Hell Bank Presents: Running Ghost (PG13)
Starring Wong You Nam, Cecilia So, Jerry Lamb, Zeno Koo
Directed by Mark Lee
Here's the thing.
This Hongkong ghost comedy is billed as being directed by our own Mark Lee, but you’ll be wondering exactly where he stood behind the camera.
Because this flick looks just like a typical HK ghost comedy from those silly, campy Happy Ghost days of circa 1980s-90s, and you know those shows basically look so generic that even a real spook could’ve have directed them, right? It also means that this originally Cantonese movie loses more than half of its lingual and zing-ual verve when it gets translated into the Mandarin-dubbed version here.
The big update in the tired formula is that there’s a noisy game show called Running Ghost played enthusiastically by the spirits in what looks like hip hell since it’s so frenetically in-your-face madcap and filled with AYA. Aiyah, it means “Annoying Young Adults” lah. Seriously, what kind of damnation is so manifestly cruel that even dead folks still like to play games egged on by HK’s Ah Bengs and Ah Lians?
Running Ghost, geddit? Like in Running Man game show? And, as advertised here, it’s even sponsored by Cemetery Plex Cinemas and Starducks Coffin. Boy, I feel so heartland housewife-y even relaying to you this lame joke from the show.
Maybe even the director — Mark Lee, right? Apparently, he did this show in 2019 — knows the limits of this clear and present irritation of too many young punks. Which is why the story puts a more tolerable, less OTT sad-sack loser as its central character.
Wong You Nam (Ip Man) plays Wong Hiu Kwai, a nerdy, seriously passive, zero-achieving IT cable installer who doesn’t even know how he died. Hey, I know a laid-off guy in our jobless-bum times who also went through this exact same thing. He doesn’t know how his career died too.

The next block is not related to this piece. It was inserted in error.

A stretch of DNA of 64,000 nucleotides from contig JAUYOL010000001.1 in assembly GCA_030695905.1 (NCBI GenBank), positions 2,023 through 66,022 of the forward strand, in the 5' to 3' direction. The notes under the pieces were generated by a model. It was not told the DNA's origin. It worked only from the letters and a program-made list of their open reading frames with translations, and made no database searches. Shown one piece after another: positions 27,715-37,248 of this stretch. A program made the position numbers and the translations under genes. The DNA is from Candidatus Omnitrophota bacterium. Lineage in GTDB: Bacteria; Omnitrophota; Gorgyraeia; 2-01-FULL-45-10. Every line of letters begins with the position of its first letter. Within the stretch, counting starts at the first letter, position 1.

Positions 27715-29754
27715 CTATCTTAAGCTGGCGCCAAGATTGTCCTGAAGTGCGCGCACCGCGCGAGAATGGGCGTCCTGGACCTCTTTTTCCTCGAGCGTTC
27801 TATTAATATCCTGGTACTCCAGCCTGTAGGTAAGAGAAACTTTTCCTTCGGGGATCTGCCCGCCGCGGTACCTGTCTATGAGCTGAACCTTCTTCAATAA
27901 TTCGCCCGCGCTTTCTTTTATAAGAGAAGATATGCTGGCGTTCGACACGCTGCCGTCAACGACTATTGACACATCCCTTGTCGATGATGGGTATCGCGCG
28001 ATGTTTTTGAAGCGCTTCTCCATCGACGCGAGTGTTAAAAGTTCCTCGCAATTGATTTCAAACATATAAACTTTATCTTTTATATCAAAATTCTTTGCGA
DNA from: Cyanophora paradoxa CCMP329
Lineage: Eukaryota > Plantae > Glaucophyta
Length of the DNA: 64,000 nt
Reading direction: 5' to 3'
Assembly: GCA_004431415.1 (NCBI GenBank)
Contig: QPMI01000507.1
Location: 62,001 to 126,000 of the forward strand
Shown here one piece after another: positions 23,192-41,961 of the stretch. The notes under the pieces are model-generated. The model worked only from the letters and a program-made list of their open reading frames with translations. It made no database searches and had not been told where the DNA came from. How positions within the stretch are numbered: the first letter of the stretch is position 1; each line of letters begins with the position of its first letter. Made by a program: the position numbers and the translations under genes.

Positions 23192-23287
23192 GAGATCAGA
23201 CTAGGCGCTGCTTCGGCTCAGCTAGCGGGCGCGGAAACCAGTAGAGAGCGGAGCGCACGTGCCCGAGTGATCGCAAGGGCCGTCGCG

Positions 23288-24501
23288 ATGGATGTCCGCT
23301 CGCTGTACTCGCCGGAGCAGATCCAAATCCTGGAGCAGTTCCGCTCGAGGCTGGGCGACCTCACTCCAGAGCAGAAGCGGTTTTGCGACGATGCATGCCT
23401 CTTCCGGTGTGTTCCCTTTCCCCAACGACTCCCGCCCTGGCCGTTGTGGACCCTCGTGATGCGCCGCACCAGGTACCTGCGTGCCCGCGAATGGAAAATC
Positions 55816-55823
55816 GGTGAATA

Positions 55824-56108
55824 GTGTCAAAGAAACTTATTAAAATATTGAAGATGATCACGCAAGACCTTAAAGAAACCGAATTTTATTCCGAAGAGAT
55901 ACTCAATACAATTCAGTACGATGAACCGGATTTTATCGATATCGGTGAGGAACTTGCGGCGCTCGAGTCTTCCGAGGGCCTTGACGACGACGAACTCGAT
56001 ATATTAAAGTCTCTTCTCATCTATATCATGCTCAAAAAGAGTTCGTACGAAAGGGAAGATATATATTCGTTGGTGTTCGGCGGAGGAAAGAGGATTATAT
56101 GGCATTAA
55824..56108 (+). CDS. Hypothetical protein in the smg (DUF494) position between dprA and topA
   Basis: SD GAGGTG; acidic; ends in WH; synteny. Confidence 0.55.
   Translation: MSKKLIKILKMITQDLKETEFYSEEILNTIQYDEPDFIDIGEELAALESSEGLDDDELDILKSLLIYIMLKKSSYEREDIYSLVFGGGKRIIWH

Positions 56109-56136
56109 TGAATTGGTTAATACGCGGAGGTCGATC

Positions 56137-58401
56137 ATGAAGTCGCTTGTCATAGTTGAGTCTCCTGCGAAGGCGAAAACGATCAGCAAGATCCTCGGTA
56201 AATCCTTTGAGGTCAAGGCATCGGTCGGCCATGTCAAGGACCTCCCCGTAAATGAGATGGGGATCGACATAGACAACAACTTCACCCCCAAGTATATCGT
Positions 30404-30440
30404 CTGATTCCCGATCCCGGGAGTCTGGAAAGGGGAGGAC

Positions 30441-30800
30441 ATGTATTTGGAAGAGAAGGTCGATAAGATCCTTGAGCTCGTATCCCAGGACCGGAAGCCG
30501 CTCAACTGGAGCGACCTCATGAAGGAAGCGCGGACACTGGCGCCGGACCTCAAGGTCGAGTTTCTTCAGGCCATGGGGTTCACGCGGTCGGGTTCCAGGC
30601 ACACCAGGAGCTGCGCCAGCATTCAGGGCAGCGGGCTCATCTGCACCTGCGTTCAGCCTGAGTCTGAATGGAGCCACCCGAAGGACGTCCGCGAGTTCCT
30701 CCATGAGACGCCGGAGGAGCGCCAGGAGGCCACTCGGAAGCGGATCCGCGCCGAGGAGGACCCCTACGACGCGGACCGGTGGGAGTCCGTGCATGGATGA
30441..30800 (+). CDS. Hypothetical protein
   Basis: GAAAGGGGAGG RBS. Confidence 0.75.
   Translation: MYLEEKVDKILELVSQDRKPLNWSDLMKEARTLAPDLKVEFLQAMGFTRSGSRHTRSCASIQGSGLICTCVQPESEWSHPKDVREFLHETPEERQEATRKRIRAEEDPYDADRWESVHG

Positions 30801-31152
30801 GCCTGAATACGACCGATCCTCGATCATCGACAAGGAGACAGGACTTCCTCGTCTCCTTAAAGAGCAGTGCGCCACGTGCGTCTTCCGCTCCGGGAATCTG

Man, how much more suffering and personal humiliation do they want this recently deceased dude, Wong, to endure? A dead cable guy? Plus checking out clueless is a big no-no in our superstitious Asian spirit world because, as the wise saying here goes, “the most important thing in life is to know how we die”.
I actually thought that the most important thing is to make sure that audiences laugh and don’t grow restless and bored by a comedy. But I digress. And yes, ancestral tablets and computer tablets get a jokey reference here.
Anyway, in order to get reincarnated which is the dream move of any gui (“ghost” in Hokkien), the spooks compete in Running Ghost which evidently is a huge ratings hit Really Really Down Under since it looks just like any Chinese-style game show, but with more ghoulish faces and weirder hair.
Oh, wait. I may have to take this back since, believe me, I’ve seen some truly scary live people in those game shows on TV who still haunt me to this day.
The contestants must do three things — scare people in the world of the living until they faint, next possess them, and then ultimately kill a living person. Fulfill all these three tasks and they’ll jump straight to the top of the queue to be reincarnated. Kinda like HK's extremely belated take on the Michael Keaton classic, Beetlejuice, which lived and died only about 33 years ago back in 1988.